FAH-DENG Guest Lecture: “Keys to Actually Doing Successful Mixed Methods Research”


Prof. James Dean Brown


23 Nov 2018




E21-G016 (FSS Lecture Hall)



This speech begins by briefly defining the notion of research in TESOL, then moves on to discuss the various characteristics of qualitative and quantitative research, especially within the framework of a qual/quant continuum, wherein qualitative and quantitative research characteristics interact. The presentation continues by defining mixed methods research, then explaining the difference between mixed methods research (MMR) and multi-method research, as well as discussing the most salient features of MMR. The talk also distinguishes among three main varieties of MMR: qualitative mixed, pure mixed, and quantitative mixed methods research. The speech then addresses three practical questions:

  1. How can triangulation be used as a primary tool in MMR for combining the best features of qualitative and quantitative research and thereby overcoming the weaknesses of each research paradigm?
  2. How can certain strategies (convergence, divergence, exemplification, clarification, elaboration, and their interactions) be used in MMR to examine qualitative and quantitative data together for connections, patterns, cross-validation, anomalies, etc.?
  3. How can research questions be used to keep the researcher on the MMR track?

Examples of these techniques are drawn from MMR that the presenter has conducted in Japan and elsewhere. MMR did indeed provide interesting answers.


James Dean Brown (“JD”) is currently Professor of Second Language Studies at the University of Hawai‘i at Mānoa. He has spoken and taught in many places ranging from Australia to Venezuela. He also has published numerous articles and books on language testing, curriculum design, research methods, and connected speech. His most recent books are: Developing, using, and analyzing rubrics in language assessment with case studies in Asian and Pacific languages (2012 from NFLRC); New ways in teaching connected speech (2012 from TESOL); Practical assessment tools for college Japanese (2013 with K. Kondo-Brown & Tominaga from NFLRC); New ways of classroom assessment, revised  (2013 from TESOL); Mixed methods research for TESOL (2014 from Edinburgh University Press); Cambridge guide to research in language teaching and learning (2015 with C. Coombe from Cambridge University Press); Teaching and assessing EIL in local contexts around the world (2015 with S. L. McKay from Routledge); Developing courses in languages for specific purposes (2015 with J. Trace & T. Hudson from NFLRC); Introducing needs analysis and English for specific purposes (2016 from Routledge); and two others that are currently in the works.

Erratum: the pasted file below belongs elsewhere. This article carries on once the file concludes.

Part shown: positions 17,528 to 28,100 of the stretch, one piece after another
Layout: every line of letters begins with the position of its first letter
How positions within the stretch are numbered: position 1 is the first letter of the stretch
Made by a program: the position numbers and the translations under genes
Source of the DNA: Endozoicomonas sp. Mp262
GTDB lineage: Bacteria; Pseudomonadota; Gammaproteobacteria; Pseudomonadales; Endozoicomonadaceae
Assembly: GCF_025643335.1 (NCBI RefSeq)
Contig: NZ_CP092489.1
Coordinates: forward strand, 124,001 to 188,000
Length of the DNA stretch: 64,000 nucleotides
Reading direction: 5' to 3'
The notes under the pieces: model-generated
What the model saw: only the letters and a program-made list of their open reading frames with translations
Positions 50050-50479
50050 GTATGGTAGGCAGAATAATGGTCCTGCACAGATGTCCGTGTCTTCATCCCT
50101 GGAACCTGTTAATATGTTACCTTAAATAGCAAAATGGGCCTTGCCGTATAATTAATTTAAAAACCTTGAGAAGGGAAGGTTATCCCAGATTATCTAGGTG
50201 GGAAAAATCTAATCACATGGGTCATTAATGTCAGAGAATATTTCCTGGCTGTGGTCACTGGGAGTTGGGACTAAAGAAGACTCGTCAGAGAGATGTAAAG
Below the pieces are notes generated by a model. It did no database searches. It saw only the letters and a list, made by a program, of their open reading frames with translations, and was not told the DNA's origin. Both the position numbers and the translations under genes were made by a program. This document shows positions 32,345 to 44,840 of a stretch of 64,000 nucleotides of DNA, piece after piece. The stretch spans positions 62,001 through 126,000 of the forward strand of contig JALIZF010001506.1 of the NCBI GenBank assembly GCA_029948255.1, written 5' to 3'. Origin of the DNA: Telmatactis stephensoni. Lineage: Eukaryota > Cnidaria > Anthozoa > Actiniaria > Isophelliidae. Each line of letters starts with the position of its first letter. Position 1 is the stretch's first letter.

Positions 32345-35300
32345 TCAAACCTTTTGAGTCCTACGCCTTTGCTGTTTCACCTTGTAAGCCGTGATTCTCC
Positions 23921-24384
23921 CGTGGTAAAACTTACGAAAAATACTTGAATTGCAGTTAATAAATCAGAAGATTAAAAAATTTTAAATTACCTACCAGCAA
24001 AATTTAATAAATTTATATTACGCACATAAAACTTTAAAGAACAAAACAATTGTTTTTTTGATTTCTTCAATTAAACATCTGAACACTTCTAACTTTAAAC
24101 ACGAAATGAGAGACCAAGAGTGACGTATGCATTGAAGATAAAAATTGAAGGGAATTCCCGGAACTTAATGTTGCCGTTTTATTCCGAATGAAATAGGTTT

All are welcome




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